Chat with us, powered by LiveChat econ | Abc Paper
+1(978)310-4246 credencewriters@gmail.com
  

Name: Class: Date:

HW
HW1

Copyright Cengage Learning. Powered by Cognero. Page 1

1. A production possibilities frontier is bowed outward when
a. the more resources the economy uses to produce one good, the fewer resources it has available to produce the

other good.
b. an economy is self-sufficient instead of interdependent and engaged in trade.
c. the rate of trade-off between the two goods being produced is constant.
d. the rate of trade-off between the two goods being produced depends on how much of each good is being

produced.

2. For a self-sufficient producer, the production possibilities frontier
a. is the same as the consumption possibilities frontier.
b. is greater than the consumption possibilities frontier.
c. is less than the consumption possibilities frontier.
d. is always a straight line.

Table 3-11

Assume that Cuba and Denmark can switch between producing coolers and producing radios at a constant rate.

Output Produced in One Day
Coolers Radios

Cuba 12 6
Denmark 24 3

3. Refer to Table 3-11. Cuba’s opportunity cost of one cooler is
a. 0.5 radios, and Denmark’s opportunity cost of one cooler is 0.125 radios.
b. 0.5 radios, and Denmark’s opportunity cost of one cooler is 8 radios.
c. 2 radios, and Denmark’s opportunity cost of one cooler is 0.125 radios.
d. 2 radios, and Denmark’s opportunity cost of one cooler is 8 radios.

4. Refer to Table 3-11. Assume that Cuba and Denmark each has 8 days available for production. Originally, each country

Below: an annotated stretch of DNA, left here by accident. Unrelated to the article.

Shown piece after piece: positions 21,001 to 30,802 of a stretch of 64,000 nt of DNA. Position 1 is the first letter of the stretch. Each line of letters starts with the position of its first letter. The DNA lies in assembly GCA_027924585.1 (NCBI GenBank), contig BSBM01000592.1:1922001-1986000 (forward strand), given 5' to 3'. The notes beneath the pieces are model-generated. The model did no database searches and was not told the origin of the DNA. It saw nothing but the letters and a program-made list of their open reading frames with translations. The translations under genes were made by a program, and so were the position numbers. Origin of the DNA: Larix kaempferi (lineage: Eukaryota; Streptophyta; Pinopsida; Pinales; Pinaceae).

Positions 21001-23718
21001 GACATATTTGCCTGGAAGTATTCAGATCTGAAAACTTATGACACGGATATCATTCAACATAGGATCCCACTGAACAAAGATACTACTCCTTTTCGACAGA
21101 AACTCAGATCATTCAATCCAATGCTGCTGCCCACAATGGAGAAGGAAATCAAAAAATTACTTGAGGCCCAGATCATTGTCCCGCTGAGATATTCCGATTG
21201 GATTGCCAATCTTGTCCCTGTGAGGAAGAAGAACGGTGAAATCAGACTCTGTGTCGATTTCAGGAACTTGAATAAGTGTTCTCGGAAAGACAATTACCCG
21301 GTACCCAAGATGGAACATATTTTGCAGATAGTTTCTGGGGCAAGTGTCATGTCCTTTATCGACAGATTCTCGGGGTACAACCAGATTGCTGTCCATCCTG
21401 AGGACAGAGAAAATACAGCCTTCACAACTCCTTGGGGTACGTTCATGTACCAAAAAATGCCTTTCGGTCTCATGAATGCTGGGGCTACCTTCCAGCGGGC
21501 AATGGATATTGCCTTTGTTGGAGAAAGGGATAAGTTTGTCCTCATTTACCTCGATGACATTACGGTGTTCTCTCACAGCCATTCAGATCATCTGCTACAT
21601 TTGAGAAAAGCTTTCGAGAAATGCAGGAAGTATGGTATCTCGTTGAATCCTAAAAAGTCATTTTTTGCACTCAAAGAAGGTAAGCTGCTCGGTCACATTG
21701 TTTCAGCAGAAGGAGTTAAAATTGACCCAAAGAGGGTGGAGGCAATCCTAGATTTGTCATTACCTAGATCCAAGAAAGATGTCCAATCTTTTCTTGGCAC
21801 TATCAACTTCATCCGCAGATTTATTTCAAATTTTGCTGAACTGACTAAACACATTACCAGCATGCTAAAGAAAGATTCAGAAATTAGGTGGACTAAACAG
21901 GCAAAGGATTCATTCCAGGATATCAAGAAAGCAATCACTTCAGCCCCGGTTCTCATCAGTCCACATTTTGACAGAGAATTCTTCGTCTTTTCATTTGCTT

divided its time equally between the production of coolers and radios. Now, each country spends all its time producing the
good in which it has a comparative advantage. As a result, the total output of radios increased by

a. 3.
b. 12.
c. 9.
d. 96.

5. Refer to Table 3-11. At which of the following prices would both Cuba and Denmark gain from trade with each other?
a. 1 radio for 1 cooler

Name: Class: Date:

HW
HW1

Copyright Cengage Learning. Powered by Cognero. Page 2

b. 1 radio for 4 coolers
c. 1 radio for 10 coolers
d. 1 radio for 15 coolers

6. Refer to Table 3-11. Cuba and Denmark would not be able to gain from trade if Denmark’s opportunity cost of one
radio changed to

a. 0 coolers.
b. 1 cooler.
c. 2 coolers.
d. Cuba and Denmark can always gain from trade regardless of their opportunity costs.

7. Which of the following is not a characteristic of a perfectly competitive market?
a. Different sellers sell identical products.
b. There are many buyers and sellers.
c. Sellers must accept the price the market determines.
d. There is no free entry or exit.

Figure 4-1

Name: Class: Date:

HW
HW1

Copyright Cengage Learning. Powered by Cognero. Page 3

8. Refer to Figure 4-1. The movement from point A to point B on the graph shows
a. a decrease in demand.
b. an increase in demand.
c. a decrease in quantity demanded.
d. an increase in quantity demanded.

9. Refer to Figure 4-1. The movement from point A to point B on the graph is caused by
a. an increase in price.
b. a decrease in price.
c. a decrease in the price of a substitute good.
d. an increase in income.

10. Refer to Figure 4-1. It is apparent from the figure that the
a. good is inferior.
b. demand for the good decreases as income increases.
c. demand for the good conforms to the law of demand.
d. good is a normal good.

11. Which of the following would shift the demand curve for gasoline to the right?
a. A decrease in the price of gasoline
b. An increase in consumer income, assuming gasoline is a normal good
c. An increase in the price of cars, a complement for gasoline
d. A decrease in the expected future price of gasoline

12. If a decrease in income increases the demand for a good, then the good is
a. a substitute good.
b. a complementary good.
c. a normal good.
d. an inferior good.

Figure 4-7

Name: Class: Date:

HW
HW1

Copyright Cengage Learning. Powered by Cognero. Page 4

13. Refer to Figure 4-7. Equilibrium price and quantity are, respectively,
a. $30 and 500 units.
b. $20 and 300 units.
c. $25 and 400 units.
d. $15 and 200 units.

14. Refer to Figure 4-7. At a price of $15, there would be a
a. surplus of 400 units.
b. surplus of 200 units.
c. shortage of 400 units.
d. shortage of 200 units.

15. Refer to Figure 4-7. At what price would there be an excess supply of 400 units of the good?
a. $40
b. $30
c. $35
d. $25

error: Content is protected !!